3. For this assignment you will be required to implement the user-defined functions (from chapter 4). Failing to follow course standards as they relate to good user-defined function use will result in a zero for this assignment.
4. Revisit course standards as it relates to a good use of user-defined functions, what is acceptable to retain in themainfunction,andwhenpassingparametersbyaddressisappropriate(notespacketpage108). In many cases user-defined function use should result in a main function that only declares variables and makes function calls.
5. Course standards prohibit the use of programming concepts not yet introduced in lecture. For this assignment you can consider all material in the first six chapters of the book, notes, and lectures to be acceptable for use. Theuseofarrayswouldviolaterequirementsofthisassignmentandresultinnocreditbeingawardedfor your effort.
6. A program MUST compile, be submitted through Vocareum as demonstrated during the first lab meeting of the semester, and submitted prior to the posted due date to be considered for credit. The C-file you submit must be named exactly: lb08.c

Course Programming and Documentation Standards Reminders:

• Code found inside the body of relevant selection and repetition constructs must be indented two additional spaces.
• Make use of { and } with all relevant selection and repetition constructs.
• See page 258 of your C programming text regarding the proper indentation for a switch construct.
• Use the course function header (vi shortcut :hfx while in command mode) for every user-defined function in your program.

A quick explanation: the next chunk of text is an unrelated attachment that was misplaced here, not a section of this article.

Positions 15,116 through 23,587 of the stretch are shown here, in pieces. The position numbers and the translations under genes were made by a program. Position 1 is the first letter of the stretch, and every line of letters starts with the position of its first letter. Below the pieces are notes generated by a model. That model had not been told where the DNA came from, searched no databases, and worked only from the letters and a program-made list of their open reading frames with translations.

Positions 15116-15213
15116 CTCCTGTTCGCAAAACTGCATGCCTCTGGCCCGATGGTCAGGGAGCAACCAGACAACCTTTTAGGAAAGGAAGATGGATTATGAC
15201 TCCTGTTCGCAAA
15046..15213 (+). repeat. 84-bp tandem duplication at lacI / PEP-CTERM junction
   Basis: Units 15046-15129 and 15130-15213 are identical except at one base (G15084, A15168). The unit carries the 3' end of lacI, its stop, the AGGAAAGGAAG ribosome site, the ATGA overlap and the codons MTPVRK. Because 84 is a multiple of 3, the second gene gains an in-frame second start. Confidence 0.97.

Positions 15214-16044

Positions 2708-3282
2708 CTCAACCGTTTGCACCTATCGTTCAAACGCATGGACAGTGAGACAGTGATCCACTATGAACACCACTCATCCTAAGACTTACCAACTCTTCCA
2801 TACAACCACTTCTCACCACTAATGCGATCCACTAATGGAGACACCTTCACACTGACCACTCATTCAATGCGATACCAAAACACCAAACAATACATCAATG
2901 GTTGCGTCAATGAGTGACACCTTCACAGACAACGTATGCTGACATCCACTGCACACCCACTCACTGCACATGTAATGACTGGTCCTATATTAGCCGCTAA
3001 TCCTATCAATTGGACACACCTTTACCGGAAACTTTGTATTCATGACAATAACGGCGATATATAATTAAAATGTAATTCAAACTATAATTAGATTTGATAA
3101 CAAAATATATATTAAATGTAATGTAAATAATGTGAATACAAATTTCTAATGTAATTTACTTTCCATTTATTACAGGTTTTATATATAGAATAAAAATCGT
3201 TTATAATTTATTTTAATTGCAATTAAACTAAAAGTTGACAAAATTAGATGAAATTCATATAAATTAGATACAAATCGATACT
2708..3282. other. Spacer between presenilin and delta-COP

Allfunctiondeclarationswillappearintheglobaldeclarationsectionofyourprogram.
Theuser-definedfunctiondefinitionswillappearinyourprogramafterthemainfunction.

• Indent all code found within the main function exactly two spaces.
• Maximize your use of symbolic/defined constants and minimize your use of literal constants.
• Place a single space between all operators and operands.
• Comment all variables to the right of each declaration. Declare only one variable per line.
• Notice that several programs (see program 2-9 on pages 74-75) in the programming text use a single line comment to indicate the start of the local declaration and executable statement sections of the main function. At no point during the semester should these two sections ever overlap. You might consider adopting this

habit of commenting the start of each section to help you avoid this mistake.

• Select meaningful identifiers (names) for all variables in your program.
• Do not single (or double) space the entire program, use blank lines when appropriate.